In other words, I have no problem with teaching a course in response to current events, even a course with a strong point of view. I have no problem with the guy expressing his view of fundamentalists on an internet listserv. But I take my teaching way too seriously to brag about how my course was an effort, in effect, to 'stick it to the fundies'.
That removes his first amendment rights?
I suppose you also support that loathsome Churchill guy also.
You suppose wrong.
Your screen name maybe should be "Somewhat Right Wing by Comparison, Professor"
Maybe should should learn to argue the issue, rather than attack your adversary.
It isn't about the First Amendment. It's about being rude and antagonistic simply for the sake of being rude and antagonistic.
Very trendy in acedemia nowadays, it seems. I guess it lets these professors sit at the "cool table".
But of course, being rude and antagonistic is only suitable for safe targets-- the right, the religious, and sometimes the Jews. Those guys will never sit at the "cool table" so it is safe to knock their books from their hands as pals point and laugh.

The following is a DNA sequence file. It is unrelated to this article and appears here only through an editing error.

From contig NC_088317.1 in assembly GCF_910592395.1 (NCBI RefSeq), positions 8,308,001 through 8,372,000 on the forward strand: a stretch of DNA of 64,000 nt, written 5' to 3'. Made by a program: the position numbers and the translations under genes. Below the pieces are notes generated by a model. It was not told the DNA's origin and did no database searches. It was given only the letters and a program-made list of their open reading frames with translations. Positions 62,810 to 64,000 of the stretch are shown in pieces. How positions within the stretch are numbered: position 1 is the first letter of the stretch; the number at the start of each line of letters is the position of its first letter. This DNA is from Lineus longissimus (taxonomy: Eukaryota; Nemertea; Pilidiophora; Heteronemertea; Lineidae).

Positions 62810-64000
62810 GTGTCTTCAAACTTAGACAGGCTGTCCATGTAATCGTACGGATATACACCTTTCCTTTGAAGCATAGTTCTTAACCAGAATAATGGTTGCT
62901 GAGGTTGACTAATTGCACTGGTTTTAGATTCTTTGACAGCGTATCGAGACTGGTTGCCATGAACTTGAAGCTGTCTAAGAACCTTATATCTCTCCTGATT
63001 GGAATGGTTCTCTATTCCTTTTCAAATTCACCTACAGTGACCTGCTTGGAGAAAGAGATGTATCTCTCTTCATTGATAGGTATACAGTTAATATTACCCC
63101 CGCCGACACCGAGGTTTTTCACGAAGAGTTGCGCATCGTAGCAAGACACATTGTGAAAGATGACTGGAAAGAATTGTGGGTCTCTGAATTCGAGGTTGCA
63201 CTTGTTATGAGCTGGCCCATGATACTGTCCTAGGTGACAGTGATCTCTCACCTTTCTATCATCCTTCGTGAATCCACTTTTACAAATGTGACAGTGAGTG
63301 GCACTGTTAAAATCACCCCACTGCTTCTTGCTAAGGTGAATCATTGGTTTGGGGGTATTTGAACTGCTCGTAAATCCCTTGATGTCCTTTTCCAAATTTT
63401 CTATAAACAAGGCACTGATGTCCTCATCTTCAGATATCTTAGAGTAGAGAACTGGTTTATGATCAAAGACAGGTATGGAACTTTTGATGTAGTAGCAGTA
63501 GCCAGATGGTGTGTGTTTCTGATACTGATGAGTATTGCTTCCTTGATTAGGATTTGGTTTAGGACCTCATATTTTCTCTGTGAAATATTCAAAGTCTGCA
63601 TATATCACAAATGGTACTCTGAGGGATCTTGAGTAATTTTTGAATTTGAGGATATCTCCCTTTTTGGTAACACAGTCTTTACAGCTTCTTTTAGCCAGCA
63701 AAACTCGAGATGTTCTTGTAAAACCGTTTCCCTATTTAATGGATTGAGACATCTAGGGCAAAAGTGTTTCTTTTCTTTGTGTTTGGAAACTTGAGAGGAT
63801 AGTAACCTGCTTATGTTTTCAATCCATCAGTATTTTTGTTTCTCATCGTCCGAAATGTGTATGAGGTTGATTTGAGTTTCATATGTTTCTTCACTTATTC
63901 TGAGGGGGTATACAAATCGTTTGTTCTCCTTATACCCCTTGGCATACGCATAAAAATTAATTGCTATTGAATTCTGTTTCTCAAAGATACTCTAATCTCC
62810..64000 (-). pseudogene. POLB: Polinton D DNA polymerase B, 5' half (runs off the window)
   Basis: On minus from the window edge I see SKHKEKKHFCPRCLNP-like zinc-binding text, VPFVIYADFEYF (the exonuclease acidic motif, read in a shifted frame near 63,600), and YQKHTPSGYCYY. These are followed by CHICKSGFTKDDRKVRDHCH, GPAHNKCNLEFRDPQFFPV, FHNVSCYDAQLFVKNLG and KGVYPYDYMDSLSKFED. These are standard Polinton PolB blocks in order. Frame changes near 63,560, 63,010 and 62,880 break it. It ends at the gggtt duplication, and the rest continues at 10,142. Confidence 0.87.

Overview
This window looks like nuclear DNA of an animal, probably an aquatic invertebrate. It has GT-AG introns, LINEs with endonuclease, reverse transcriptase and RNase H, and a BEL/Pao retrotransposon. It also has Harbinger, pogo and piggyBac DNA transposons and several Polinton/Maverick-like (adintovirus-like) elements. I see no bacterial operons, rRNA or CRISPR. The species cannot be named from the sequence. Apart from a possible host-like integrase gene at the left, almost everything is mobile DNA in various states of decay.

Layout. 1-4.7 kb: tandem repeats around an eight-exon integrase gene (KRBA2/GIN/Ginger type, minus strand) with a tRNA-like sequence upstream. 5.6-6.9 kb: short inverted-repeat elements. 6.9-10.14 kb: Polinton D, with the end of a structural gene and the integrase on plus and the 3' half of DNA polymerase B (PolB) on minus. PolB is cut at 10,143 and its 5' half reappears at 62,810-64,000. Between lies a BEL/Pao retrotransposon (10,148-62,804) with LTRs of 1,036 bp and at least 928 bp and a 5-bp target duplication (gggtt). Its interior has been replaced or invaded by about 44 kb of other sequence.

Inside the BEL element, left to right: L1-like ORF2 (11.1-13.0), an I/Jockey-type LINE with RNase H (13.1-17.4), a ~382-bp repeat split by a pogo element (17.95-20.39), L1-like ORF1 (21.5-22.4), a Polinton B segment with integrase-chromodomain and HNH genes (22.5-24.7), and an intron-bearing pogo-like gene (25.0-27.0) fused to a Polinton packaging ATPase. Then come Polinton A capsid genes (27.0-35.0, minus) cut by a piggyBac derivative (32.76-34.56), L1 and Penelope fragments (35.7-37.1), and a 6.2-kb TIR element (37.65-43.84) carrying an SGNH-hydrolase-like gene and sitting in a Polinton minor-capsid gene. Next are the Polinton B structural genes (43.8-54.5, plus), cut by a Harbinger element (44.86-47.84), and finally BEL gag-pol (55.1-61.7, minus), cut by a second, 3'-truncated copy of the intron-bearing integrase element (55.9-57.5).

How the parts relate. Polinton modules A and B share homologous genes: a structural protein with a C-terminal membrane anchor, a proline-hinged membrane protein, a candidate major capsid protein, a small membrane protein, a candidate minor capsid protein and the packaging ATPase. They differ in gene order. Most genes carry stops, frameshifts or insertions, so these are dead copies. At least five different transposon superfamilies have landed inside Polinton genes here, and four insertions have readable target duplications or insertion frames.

Ah, but that is the nature of acedemic thought... the depth of a dime but the width of an ocean.
Christian bashing? Creationism and ID are primarily Muslim, Moonie and Scientologist positions; most Christians are evolutionists.
Another cockroach complaining that someone turned on the light.
Quit spouting crap. Use your brain for thinking instead of emoting. That's what it was designed for.
I'm right here. But no one claimed that "nobody" acts like this. All we claim is that if they do, they're not operating within the bounds of science. Science cannot operate in the world of faith, so no claims in favor or against faith can be considered "science"
But you should not that this guy was not a scientist, he's in the religious studies department. And those people can have any faith they want.
Thanks for the argument to eliminate the "Religious Studies" department. A waste of money, no doubt.
This guy has a great sense of humor.
Right. It's probably his faith that prompts him to oppose ID the way he does.
Ah, the typical nonsense from a creationist. OK, we can play too. ID may not be incompatible with evolution. But ID is not science by any reasonable definition.
Please try to stop demonstrating that you have no more than an 8th grade education.
"I'm right here. But no one claimed that "nobody" acts like this. All we claim is that if they do, they're not operating within the bounds of science. "
I'll take your word for it that you haven't said that, but others have made equivalent statements.